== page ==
The Four Secrets to Every Successful Website

No. 1: Websites that are designed well

Good design is the simplest one that works.

–Albert Einstein

Users that come to the websites we create should have a purpose. A reason for being there. Just like you are here, reading this post right now. If users are coming for something, whatever it is, the website should be designed such that it is as easy as possible for them to quickly find what they’re looking for.

The most important consideration is organization. Walmart, Home Depot, Lowes, Harris Teeter — to name a few — spend massive amounts of time and money organizing. They lay out new floor plans, studying their user flow meticulously. They A-B test the arrangement of products on shelves, placing the higher profit items at eye-level and making further adjustments to design the optimal shopping experience.

Why do these multi-billion dollar companies focus so much of their energy on design?

They understand that customers — their “users” — will be frustrated, and those customers might leave. They might try to find the things they are looking for at a competitor’s store. Or worse — on the internet!

No. 2: Websites that showcase great UI/UX

UI is the saddle, the stirrups, and the reigns — UX is the feeling you get being able to ride the horse, and rope your cattle.

–Web Designer Depot

There’s something that reaches beyond textures, colors, imagery, a grid, organized content, etc. It’s called user experience. UX is a feeling. It’s the emotion you feel when doing or using something. And when whatever it is that you’re using works well, exactly as predicted, it feels natural. It’s a perfect fit. You immediately relate. And relating feels good.

In 1996, Starbucks revolutionized a market. At a time when any gas station and hotel lobby offered a cup of joe for a buck, Starbucks taught a brand new kind of customer to believe that specialty coffee drinks could cost $3, $4 and $5.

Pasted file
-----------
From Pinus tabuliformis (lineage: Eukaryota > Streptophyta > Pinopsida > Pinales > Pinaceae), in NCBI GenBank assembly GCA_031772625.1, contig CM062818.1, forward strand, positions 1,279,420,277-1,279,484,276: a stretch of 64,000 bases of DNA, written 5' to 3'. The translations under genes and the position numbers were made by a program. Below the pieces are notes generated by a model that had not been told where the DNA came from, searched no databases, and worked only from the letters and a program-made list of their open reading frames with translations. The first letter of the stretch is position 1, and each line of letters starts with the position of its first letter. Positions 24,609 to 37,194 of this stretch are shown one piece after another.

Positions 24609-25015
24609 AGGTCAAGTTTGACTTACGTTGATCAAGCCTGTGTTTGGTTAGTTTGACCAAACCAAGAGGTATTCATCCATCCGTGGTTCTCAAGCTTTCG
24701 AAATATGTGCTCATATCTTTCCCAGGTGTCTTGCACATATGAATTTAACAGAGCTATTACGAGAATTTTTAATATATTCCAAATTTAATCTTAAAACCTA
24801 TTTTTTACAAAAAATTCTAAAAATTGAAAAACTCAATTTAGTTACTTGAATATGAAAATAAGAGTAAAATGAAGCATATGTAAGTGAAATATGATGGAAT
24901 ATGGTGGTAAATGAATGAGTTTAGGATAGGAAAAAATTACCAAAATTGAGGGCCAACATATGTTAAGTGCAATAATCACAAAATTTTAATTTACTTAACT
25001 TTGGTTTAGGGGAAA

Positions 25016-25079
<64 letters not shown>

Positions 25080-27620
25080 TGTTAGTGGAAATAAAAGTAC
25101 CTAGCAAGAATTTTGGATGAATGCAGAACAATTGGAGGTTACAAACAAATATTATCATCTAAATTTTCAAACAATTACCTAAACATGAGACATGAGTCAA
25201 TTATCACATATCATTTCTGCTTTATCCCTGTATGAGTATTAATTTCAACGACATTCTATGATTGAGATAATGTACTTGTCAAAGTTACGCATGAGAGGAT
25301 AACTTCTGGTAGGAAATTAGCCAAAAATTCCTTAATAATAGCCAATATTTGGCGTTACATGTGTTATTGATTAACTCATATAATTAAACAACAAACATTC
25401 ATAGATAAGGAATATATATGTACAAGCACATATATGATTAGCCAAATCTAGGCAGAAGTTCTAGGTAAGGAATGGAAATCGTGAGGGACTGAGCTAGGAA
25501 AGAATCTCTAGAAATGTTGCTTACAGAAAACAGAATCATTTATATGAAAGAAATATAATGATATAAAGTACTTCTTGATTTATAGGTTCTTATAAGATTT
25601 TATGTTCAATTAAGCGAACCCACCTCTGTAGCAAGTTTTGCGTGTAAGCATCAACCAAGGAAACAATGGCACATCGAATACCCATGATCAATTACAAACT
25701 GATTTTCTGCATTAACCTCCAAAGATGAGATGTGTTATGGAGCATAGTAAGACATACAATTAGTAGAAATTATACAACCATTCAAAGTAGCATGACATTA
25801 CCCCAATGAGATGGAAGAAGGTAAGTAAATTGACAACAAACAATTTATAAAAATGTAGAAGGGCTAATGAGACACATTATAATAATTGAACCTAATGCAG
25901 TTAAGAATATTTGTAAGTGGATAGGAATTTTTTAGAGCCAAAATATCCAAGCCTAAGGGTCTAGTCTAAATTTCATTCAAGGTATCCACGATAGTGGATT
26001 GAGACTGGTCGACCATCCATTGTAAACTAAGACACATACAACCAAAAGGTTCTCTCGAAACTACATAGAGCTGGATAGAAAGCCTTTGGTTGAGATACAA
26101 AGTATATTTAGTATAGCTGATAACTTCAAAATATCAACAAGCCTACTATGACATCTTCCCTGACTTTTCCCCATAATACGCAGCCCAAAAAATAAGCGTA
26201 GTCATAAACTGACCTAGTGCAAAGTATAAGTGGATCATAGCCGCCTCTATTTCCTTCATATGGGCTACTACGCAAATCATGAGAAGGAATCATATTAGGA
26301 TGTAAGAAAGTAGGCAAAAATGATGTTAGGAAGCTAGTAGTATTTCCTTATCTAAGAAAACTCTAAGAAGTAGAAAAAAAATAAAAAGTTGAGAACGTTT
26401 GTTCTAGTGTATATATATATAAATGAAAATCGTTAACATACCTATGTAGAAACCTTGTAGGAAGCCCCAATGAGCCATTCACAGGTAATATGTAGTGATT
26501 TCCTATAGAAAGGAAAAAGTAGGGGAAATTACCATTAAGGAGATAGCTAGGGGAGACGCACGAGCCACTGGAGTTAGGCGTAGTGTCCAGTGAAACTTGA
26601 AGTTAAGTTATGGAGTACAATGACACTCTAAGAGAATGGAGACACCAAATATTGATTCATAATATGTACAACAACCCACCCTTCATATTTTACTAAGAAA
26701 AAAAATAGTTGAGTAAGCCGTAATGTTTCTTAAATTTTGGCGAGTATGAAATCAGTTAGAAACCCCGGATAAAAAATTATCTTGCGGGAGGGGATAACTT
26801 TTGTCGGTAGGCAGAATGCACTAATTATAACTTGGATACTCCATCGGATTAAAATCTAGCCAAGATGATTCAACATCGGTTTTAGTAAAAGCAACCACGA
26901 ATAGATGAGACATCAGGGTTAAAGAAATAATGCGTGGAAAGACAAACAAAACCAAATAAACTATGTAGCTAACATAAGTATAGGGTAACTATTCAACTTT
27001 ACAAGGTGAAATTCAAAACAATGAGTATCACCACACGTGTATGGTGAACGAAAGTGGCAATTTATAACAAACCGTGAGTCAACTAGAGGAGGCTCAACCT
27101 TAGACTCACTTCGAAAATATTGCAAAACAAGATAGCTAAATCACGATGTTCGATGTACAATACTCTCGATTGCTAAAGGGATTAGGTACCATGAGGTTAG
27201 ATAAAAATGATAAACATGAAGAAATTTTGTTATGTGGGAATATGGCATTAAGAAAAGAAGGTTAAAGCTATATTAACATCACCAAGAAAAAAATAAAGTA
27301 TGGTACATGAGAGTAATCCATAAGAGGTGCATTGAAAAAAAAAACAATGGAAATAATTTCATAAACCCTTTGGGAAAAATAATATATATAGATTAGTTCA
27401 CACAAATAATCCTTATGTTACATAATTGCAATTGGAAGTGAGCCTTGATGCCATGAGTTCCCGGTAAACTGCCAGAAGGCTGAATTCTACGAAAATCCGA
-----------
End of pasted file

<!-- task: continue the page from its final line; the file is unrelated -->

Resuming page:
But why? Why would anyone pay five times the going rate for a marginally better product? Because of a great experience. Customers began buying into a feeling — a lifestyle choice — not a product. They bought into a brand. And they allowed it to dictate their life decisions. They woke up 10 minutes earlier for work just to have it. And they began putting Starbucks stickers on their most valuable assets: cars, laptops, I’ve even seen some pretty shoddy Starbucks tats. (Pro tip: never get a trend tattooed on your body for life. Your future self will thank me.)

No. 3: Websites that offer compelling content

The quality, visibility, and relevance of your content will be the most influential factor in determining the success or failure of your new site. Shouldn’t it be given some attention during the design process?

–Search Engine Watch

You’re bound to hear it if you haven’t been around advertisement for long… “Content is king.” Without something to talk about, without a beneficial service, without a story to tell the world, who cares?

But what makes good content?

There’s no short answer, unfortunately, so I’ll have to tackle that in a future blog.

No. 4: Websites that can be learned from

There are now some amazing tools in the marketplace that didn’t exist 20, 10 or even five years ago. Google Analytics (GA) hails as one of the most influential tools for running a successful website. Offering insights on user flow, demographics, response to paid advertisement and more, GA gives us as marketers a direct correlation between cause and effect.

Just as Walmart studies their customers’ moves from one section of the store to the other, as I mentioned before, we can also watch our users’ behaviors when interacting with our website. And we can make intelligent decisions based off of those insights.

These insights can justify why or why not to move, remove or create content. Post rationalization shouldn’t be the means, but sometimes a little reinforcement can talk your clients into sticking with the right choice.

Secrets to Speeding Up Development

Thanks to amazing learning resources like W3Schools and NetTuts, picking up the basics of web development is made extremely easy in our modern age. But what if you’re past this point? Maybe you’ve added more advanced languages to your repertoire and you want to kick it up a notch. How can you shift your workflow into overdrive? What does it take to develop like a professional?

Use the Right Editor

Finding an editor that fits like a glove is crucial to agile development. Sublime Text is, by far, my editor of choice. Touting hundreds of plugins and extensions, this editor is extremely malleable, allowing for customization of nearly everything. As a bonus, Sublime is cross-platform, and works just as well on OSX as it does Windows.